Fair Work Commission finds Queensland tradie unfairly dismissed over killing his boss’ galah Crackers

In the space of six minutes a boss and worker went from being “like family” to each other to having a “broken relationship” that required others to step in.

A stubborn galah has caused a dispute between a tradie and his boss which got so ugly that one took the other to court and will now receive a huge payout.

It all started when the Dunshea household in Bunderberg, north of Brisbane, rescued a galah that they named Crackers, who became a cherished pet.

Gregg Dunshea ran a fencing business and employed, Blake O’Keeffe, for many years.

Mr O’Keeffe, aged in his early 20s, was told to reverse a truck on the Dunshea property as one of his final tasks for Friday afternoon back in August last year.

The young laborer spotted Crackers sitting on the ground in the path of the truck and tried to move the bird with a mop, in the belief that the creature would cling onto the handle as if it were a branch. Crackers had bitten him in the past so he did not want to just pick him up with his bare hands.

When this didn’t work Mr O’Keeffe tried the same but with a broom, hoping the wooden handle would be more akin to the galah’s normal perch.

Stubbornly, Crackers did not clutch onto the broom. Instead, the pet ran under another nearby truck and kept moving further under the vehicle out of reach.

Satisfied that the bird was out of harm’s way, I reversed the truck. Unfortunately Crackers had wandered back over and ran over the animal, killing it instantly.

The very next day Mr O’Keeffe was sacked.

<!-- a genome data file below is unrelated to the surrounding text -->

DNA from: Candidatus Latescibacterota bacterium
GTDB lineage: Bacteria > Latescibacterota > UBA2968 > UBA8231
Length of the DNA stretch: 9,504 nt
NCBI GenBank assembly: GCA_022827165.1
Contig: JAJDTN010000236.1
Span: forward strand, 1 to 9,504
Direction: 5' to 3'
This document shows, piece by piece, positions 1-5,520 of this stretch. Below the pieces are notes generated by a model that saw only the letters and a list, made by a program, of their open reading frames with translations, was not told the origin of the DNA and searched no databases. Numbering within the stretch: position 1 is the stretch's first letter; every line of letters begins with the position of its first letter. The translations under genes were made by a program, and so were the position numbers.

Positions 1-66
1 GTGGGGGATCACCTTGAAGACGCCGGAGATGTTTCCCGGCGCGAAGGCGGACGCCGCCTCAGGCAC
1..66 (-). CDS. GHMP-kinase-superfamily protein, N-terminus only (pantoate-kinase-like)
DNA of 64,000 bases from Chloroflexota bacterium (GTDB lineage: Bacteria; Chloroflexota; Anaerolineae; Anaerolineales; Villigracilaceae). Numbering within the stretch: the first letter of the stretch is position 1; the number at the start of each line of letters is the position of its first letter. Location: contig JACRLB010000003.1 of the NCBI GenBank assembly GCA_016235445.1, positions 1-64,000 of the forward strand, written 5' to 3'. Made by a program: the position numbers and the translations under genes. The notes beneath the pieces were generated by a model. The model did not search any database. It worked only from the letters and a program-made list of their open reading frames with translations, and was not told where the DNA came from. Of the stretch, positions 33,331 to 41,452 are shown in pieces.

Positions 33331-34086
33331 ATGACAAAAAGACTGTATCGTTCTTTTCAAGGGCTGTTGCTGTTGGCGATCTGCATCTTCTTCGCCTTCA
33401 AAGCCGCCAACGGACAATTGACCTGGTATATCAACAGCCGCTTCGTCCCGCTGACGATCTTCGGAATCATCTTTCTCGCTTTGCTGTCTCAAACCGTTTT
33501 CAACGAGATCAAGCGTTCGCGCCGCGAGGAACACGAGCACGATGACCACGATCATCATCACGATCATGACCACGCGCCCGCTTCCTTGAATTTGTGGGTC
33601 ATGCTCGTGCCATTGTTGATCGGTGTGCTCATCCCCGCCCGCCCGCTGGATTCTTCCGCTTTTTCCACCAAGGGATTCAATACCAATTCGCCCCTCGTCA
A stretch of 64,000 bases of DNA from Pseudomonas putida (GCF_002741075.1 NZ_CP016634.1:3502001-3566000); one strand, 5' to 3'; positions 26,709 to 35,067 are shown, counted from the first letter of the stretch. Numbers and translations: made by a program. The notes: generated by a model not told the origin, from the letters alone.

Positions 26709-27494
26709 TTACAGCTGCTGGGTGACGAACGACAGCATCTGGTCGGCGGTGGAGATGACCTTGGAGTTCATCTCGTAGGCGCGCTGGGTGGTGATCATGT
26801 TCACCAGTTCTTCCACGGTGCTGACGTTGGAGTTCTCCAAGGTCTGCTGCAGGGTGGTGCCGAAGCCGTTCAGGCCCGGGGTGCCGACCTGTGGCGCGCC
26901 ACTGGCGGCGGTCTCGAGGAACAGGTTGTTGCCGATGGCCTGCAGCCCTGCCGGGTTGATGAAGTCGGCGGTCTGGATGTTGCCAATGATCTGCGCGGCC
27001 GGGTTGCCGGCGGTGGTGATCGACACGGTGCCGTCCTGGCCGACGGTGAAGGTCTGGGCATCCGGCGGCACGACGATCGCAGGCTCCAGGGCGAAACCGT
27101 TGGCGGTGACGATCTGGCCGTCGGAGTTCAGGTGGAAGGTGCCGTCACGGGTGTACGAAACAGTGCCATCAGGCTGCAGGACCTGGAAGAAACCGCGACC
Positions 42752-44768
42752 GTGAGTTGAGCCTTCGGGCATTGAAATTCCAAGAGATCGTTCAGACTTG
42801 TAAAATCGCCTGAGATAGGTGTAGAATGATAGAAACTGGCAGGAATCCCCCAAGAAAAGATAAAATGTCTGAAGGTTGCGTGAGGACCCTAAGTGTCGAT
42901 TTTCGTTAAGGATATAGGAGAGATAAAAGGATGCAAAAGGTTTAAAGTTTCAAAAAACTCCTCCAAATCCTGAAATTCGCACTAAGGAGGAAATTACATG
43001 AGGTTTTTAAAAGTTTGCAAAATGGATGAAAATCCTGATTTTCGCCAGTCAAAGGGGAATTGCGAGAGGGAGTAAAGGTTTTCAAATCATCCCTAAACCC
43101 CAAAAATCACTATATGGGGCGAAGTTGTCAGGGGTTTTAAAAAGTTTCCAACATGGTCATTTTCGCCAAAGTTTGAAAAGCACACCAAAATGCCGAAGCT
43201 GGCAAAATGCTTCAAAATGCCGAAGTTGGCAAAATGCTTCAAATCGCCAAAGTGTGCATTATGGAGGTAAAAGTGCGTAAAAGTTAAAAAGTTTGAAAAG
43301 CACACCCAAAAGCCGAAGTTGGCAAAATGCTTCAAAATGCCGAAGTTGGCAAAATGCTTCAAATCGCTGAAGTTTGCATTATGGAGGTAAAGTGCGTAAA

At the time of the incident, Mr O’Keeffe said he raced out to fetch his boss, Mr Dunshea, who had previously described him as “part of the family” after more than seven years on the job.

He said “sorry” about Crackers’ death and his employer responded with: “It’s okay don’t worry about it”, before walking away with the bird in his hands.

But left with the weekend to stew on the incident, Mr Dunshea had a change of heart.

Mr O’Keeffe rocked up to work on Monday morning and in the next six minutes his whole world came crumbling down.

Mr Dunshea had reviewed CCTV footage and believed that the laborer hadn’t checked properly before reversing the car out, prompting a barrage of verbal abuse.

“You’ve turned into someone I despise, you’re the worst kind of person, a person who doesn’t think about how their actions will affect other people”, Mr O’Keeffe reportedly told.

He informed the young man that he was terminating this employment, effective immediately, for negligence and handed him a letter with this in writing.

“The whole exchange lasted no more than six minutes,” according to legal documents.

Mr O’Keeffe soon took the case to the Fair Work Commission.

Deputy President Nicholas Lake oversaw the case and ultimately ruled in favor of the fired worker.

“I am satisfied that the Applicant’s dismissal was harsh, unjust and unreasonable,” he said in his decision.

He explained: “The first (and primary) reason given by the Respondent for the Applicant’s dismissal was that his negligent conduct and lack of care had caused Crackers’ death. I do not accept that this was a valid reason. While Crackers’ death was no doubt shocking and upsetting for all involved, it was an accident.”

The maximum payout is six months’ worth of wages, however, a final decision on the remedy has not been decided.

“Accordingly, I must now turn to the question of remedy. Given the broken nature of the relationship between the parties, the Applicant does not seek reinstatement,” Deputy President Lake added.

“I agree that reinstatement in this case would not be appropriate.”

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